My Chew Bone


Written in 2009 while working on the www.lincoln55plus.com seniors paper.

From time to time, my wife and I take care of a neighbor’s Golden Retriever while his

Ma and Pa travel to visit family or go out on a golf weekend. Although I have no personal knowledge of Brodie’s breeding lineage, to me, he is pure gold. He has all the great traits need- ed to be nothing but loved. He always wants to be near us and sleeps in the bedroom all night. He sits on our feet to be in touch while we scratch his ears. Brodie gets along famously with our two dogs and even our cat. He is respectful of other’s pet food and he loves exploring our back yard. AND he loves his rawhide chew bones.

One chilly morning, I was fas- cinated to watch Brodie and our big ol’ yellow lab, Amy, laying in the grass, chewing on their respective rawhide. They faced each other as if at a dining table with their paws to the front and crossed to hold the bone in place. The chewing was intense and completely focused. There was a perfect harmony in their time together as they needed nothing but space and a little time to gnaw and chew.

I stood there for full 15 minutes wondering if either would break away from the task at hand to look for some other object of interest. Instead they remained dedicated to their work. During that time, I had several thoughts about what they were doing. I realized that chewing was good for their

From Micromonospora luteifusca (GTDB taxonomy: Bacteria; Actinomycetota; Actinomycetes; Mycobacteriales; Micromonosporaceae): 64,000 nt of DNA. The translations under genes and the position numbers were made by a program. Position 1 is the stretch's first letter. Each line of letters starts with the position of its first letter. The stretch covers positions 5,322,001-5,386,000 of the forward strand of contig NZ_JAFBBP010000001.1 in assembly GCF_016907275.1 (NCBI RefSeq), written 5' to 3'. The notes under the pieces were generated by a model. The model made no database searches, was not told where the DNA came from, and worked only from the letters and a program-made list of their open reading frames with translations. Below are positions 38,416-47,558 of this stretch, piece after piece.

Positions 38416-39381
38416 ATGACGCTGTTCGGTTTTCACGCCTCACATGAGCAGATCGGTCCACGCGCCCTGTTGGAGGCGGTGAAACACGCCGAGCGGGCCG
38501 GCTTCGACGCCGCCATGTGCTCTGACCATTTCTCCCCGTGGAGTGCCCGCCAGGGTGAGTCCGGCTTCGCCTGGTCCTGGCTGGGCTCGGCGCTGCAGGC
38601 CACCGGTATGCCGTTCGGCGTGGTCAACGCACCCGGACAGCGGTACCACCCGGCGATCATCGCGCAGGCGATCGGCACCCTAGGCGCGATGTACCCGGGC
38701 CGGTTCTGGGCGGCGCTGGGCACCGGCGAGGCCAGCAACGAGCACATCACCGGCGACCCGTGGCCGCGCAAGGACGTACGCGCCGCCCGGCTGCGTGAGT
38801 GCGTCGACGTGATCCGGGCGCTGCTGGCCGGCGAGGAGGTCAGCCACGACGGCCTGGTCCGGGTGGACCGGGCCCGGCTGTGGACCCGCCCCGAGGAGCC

P.1-16 Lincoln 55+

teeth but that was certainly not important to them. I assume the rawhide had a good flavor but decided that there was more to it.

Chewing on a bone must have an inherent challenge. The rawhide starts out stiff but begins to soften as they work on it. Then a tooth catches hold and progress is made, little bits at a time. The rawhide bones provides a push and a pull while the dogs try to transform it into – into – into what. Into nothing?

And then it dawned on me!

The Lincoln 55+ Seniors Paper is my personal rawhide bone. It has a form that starts out rather stiff but seems to offer up something – like clay that wants to be molded into a form. So I chew and I chew and it begins to soften. Soon, it begins to give off an essence that something is about to hap pen. Maybe a new ad will reach the right people and the businessman will report that the ad is paying for itself. Or the Lincoln Artist Guild will report a 25% increase in membership. Maybe a group like the Oscher Lifelong learning folks will double their membership and secure a million dollar endow- ment. This old bone has some pretty nice flavors.

So I chew and chew and once the paper has reached it highest state, I start to deliver them to all the businesses in Lincoln. This is a good flavor also as I visit with store owners. They report how well liked the paper is. And the people I see often claim they read the paper cover to cover. And some that I meet are potential advertisers or have a story to tell. All are more good flavors. And then the 15,000 papers are all gone – just like the chew bone. But I am left with great memories of the flavor and the challenges met and the wonderful thought of that next chew bone. Move over Brodie and Amy. I need some room at the table.

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